Hebrews 12:23 says God, the judge of all, is present in Heaven. It may be terrorising to some to think of facing God as judge, to face death and condemnation. But a believer need not fear; his judgement is already over and he has accepted eternal life. The judgement for a believer is not whether he will go to heaven or hell; it is when he gets rewarded for his works on earth. (Read more here) Moreover, as believers, we understand that the judge is our heavenly Father, who sent His only Son to take our place and our punishment, and die on the Cross. Verse 24 says that Jesus, the mediator of the New Covenant is present in heaven. The new covenant has certain features that were missing in the old covenant; the new covenant is an improvement on the old covenant. The new covenant has Jesus as the sacrifice, the fulfilment of many prophecies. The new covenant has Jesus as the High Priest; the old covenant high priest was merely a foreshadow. Under the new covenant, it is the blood of Jesus that is shed as the one-time atonement for the sins of the world, whereas under the old covenant the blood of animals had to be shed continually.  The believer under the new covenant has the indwelling presence of the Holy Spirit that the old covenant believer did not have. When we compare the old and new covenants, we must understand that they are not exclusive and different. It’s not the that the old covenant was cancelled and an entirely new one has come in its place. The new covenant is inclusive of the old covenant; it has all the wonderful things of the old covenant plus some more wonderful things. The old covenant offered the blessing of Abraham only to the children of Abraham, but the new covenant makes the blessing of Abraham and all the blessing that we receive in and through Jesus available to everyone.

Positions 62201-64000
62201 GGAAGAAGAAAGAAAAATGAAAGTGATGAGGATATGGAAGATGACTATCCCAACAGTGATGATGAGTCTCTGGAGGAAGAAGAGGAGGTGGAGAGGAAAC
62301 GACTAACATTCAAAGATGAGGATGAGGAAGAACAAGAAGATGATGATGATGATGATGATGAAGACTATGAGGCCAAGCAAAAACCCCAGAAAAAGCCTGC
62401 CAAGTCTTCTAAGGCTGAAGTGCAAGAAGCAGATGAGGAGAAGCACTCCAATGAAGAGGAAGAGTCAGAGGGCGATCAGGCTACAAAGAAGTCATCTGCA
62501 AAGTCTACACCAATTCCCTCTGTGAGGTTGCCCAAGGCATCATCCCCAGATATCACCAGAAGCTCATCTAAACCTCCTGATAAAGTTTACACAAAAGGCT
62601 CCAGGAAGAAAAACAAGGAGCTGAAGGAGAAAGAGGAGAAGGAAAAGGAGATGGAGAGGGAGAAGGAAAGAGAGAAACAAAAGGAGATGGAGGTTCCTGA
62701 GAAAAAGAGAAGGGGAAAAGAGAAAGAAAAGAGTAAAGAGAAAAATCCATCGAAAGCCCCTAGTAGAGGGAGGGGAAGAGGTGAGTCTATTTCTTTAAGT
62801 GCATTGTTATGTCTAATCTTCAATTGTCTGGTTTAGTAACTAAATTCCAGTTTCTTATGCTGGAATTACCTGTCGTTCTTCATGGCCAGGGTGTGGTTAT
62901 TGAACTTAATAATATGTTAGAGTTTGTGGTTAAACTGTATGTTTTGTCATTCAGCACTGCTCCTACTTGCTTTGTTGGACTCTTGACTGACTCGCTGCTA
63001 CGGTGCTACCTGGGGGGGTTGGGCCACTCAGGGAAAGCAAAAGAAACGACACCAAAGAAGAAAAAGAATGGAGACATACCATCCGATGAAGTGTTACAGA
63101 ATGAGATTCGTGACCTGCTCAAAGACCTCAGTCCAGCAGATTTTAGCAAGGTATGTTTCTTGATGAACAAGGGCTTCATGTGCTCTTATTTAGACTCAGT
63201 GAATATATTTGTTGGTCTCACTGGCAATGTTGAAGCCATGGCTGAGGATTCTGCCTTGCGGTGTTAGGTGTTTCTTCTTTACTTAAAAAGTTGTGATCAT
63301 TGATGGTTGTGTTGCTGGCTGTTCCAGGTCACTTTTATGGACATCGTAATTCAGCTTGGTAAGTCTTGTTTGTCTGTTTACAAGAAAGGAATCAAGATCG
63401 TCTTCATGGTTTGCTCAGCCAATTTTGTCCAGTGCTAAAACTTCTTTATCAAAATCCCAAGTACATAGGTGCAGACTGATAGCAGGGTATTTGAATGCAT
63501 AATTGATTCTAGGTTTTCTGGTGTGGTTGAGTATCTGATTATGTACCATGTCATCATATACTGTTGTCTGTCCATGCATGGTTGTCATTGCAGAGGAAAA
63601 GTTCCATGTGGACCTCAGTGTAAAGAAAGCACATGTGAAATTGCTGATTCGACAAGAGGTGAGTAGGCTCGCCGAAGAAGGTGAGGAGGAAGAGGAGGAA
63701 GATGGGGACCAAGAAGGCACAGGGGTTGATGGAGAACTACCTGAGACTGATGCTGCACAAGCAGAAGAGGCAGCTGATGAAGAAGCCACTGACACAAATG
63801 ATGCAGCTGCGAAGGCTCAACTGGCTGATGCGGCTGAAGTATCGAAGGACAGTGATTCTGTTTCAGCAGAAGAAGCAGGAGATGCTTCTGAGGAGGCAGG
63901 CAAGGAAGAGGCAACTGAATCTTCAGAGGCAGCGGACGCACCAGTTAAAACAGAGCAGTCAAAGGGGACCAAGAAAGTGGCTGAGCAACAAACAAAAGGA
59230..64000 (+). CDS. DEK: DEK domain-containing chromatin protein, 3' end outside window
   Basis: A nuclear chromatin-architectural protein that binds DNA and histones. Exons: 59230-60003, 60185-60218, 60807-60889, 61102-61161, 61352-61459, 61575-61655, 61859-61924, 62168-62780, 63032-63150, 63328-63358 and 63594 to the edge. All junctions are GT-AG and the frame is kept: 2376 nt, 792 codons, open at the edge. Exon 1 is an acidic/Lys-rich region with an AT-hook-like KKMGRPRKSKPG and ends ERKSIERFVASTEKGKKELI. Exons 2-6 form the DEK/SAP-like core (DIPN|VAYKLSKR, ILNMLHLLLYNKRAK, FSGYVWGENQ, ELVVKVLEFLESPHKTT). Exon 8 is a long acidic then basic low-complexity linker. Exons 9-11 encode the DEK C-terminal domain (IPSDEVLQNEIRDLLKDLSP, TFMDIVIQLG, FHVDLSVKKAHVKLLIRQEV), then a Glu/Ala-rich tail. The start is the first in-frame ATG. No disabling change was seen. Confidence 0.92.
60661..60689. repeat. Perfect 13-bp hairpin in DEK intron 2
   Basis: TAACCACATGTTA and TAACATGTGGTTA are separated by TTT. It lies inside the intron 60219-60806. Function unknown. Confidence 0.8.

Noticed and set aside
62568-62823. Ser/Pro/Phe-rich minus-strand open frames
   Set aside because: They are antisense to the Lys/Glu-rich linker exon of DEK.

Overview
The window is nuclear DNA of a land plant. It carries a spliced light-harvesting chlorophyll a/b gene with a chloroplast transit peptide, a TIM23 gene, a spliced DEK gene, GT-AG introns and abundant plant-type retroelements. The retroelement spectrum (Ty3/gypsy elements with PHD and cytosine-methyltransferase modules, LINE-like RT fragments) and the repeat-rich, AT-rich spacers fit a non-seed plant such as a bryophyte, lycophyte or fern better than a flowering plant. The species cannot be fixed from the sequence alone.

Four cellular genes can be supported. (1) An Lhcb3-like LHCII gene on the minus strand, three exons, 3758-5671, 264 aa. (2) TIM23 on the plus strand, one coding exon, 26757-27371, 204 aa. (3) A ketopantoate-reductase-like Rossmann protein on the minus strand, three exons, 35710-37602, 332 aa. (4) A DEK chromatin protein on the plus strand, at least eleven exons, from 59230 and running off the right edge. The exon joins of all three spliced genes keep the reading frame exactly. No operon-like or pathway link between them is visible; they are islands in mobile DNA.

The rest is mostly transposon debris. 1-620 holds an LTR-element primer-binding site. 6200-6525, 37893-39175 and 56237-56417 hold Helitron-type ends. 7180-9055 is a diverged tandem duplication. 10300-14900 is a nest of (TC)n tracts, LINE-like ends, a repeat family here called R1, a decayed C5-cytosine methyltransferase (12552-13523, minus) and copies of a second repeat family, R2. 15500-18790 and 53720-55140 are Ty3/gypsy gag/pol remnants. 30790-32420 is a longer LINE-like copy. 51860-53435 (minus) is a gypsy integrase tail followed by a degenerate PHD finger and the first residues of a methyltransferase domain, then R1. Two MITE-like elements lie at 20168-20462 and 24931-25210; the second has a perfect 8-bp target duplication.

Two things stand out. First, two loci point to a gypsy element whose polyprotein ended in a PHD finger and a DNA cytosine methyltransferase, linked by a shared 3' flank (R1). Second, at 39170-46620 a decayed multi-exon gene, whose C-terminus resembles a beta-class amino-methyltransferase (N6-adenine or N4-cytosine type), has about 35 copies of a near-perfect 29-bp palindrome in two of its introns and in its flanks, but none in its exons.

So as you read below about the blood of sprinkling in the old and new testaments, please rest assured that as a new testament believer living under the new covenant, that all of those provisions, both old and new, are available to you.

Blood of sprinkling in the old covenant

Since this letter was written to Jewish converts, when author refers to the blood of Jesus as the ‘blood of sprinkling’, they immediately and without doubt know what it meant. It meant many things under the old covenant:

PRESERVATION The blood of sprinkling meant preservation. On the day of the Passover, the blood of the lamb was sprinkled upon the doorways (the doorposts and lintels) of the Israelite houses; this prevented the angel of death from entering their houses. The first born of Egyptian homes died that night. But the blood of sprinkling preserved the Israelites.

CONFIRMATION When blood is shed as the confirmation of a covenant, it is called a blood covenant. Let’s look at a present day illustration to understand it better. Now anyone can write a document. But the document is not valid unless it is registered with a government office. When a government official accepts it and stamps it, it become registered and has legal value. Then the terms and conditions stated in the document have to be followed. Similarly, the blood was used as a stamp or seal in a blood covenant. It meant that both parties had a legal obligation to fulfil the covenant. The blood covenant that God made with us seals and confirms to us that God will do everything that He has promised.

PURIFICATION We have already learnt that the blood of sprinkling offers both purification and cleansing. The blood offers us forgiveness for our sins; when we sin, we merely commit the act of disobeying God’s words. But more importantly, we realise that sin is not just an act, but an ever-pervasive polluter, constantly polluting our minds. Just like dust pollutes and dirties every thing that it touches, sin is in the air and it continuously pollutes our emotions, will, thoughts and imaginations. Old testament cleansing procedures teach us about the constant pollution of sin and that we must be cleansed from it. For ex, a person who came in touch with a  dead body would have to undergo purification procedures before coming to God’s presence. (Read detailed blog here).

SANCTIFICATION Sanctification is the process by which someone or something is separated or set apart for a particular use. When a person was made priest, he was sanctified by a certain procedure – blood was applied to his eyes, legs, fingers, toes and so on. By doing this, they were declaring that every part of this person who was being consecrated to God must belong to God completely, all parts of him.